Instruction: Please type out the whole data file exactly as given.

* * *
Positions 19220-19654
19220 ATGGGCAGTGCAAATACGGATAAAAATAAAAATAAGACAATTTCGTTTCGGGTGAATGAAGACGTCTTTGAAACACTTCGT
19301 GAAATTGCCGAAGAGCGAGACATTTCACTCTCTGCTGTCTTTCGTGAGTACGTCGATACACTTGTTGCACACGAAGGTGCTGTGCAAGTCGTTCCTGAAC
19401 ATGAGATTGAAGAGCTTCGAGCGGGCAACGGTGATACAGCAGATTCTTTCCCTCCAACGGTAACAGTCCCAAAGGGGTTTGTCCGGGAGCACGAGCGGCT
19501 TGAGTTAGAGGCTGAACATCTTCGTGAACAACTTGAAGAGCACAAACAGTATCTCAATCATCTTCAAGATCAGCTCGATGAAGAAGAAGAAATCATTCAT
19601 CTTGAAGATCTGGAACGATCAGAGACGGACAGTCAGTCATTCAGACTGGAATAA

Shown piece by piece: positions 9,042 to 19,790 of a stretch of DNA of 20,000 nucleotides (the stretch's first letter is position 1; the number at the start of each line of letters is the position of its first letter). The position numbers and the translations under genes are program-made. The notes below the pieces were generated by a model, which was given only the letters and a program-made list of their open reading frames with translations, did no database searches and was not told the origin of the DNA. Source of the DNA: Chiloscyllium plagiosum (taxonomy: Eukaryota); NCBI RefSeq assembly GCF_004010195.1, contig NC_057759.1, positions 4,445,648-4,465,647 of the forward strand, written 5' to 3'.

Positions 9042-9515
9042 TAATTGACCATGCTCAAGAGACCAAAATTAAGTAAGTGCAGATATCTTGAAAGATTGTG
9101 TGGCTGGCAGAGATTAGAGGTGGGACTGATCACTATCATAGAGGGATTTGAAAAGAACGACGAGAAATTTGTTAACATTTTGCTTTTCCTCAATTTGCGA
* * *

Positions 19220-19654
19220 ATGGGCAGTGCAAATACGGATAAAAATAAAAATAAGACAATTTCGTTTCGGGTGAATGAAGACGTCTTTGAAACACTTCGT
19301 GAAATTGCCGAAGAGCGAGACATTTCACTCTCTGCTGTCTTTCGTGAGTACGTCGATACACTTGTTGCACACGAAGGTGCTGTGCAAGTCGTTCCTGAAC
19401 ATGAGATTGAAGAGCTTCGAGCGGGCAACGGTGATACAGCAGATTCTTTCCCTCCAACGGTAACAGTCCCAAAGGGGTTTGTCCGGGAGCACGAGCGGCT
19501 TGAGTTAGAGGCTGAACATCTTCGTGAACAACTTGAAGAGCACAAACAGTATCTCAATCATCTTCAAGATCAGCTCGATGAAGAAGAAGAAATCATTCAT
19601 CTTGAAGATCTGGAACGATCAGAGACGGACAGTCAGTCATTCAGACTGGAATAA

Shown piece by piece: positions 9,042 to 19,790 of a stretch of DNA of 20,000 nucleotides (the stretch's first letter is position 1; the number at the start of each line of letters is the position of its first letter). The position numbers and the translations under genes are program-made. The notes below the pieces were generated by a model, which was given only the letters and a program-made list of their open reading frames with translations, did no database searches and was not told the origin of the DNA. Source of the DNA: Chiloscyllium plagiosum (taxonomy: Eukaryota); NCBI RefSeq assembly GCF_004010195.1, contig NC_057759.1, positions 4,445,648-4,465,647 of the forward strand, written 5' to 3'.

Positions 9042-9515
9042 TAATTGACCATGCTCAAGAGACCAAAATTAAGTAAGTGCAGATATCTTGAAAGATTGTG
9101 TGGCTGGCAGAGATTAGAGGTGGGACTGATCACTATCATAGAGGGATTTGAAAAGAACGACGAGAAATTTGTTAACATTTTGCTTTTCCTCAATTTGCGA